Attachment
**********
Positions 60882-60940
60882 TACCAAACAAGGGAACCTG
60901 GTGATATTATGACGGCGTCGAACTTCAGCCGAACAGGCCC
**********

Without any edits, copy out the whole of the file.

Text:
Positions 60882-60940
60882 TACCAAACAAGGGAACCTG
60901 GTGATATTATGACGGCGTCGAACTTCAGCCGAACAGGCCC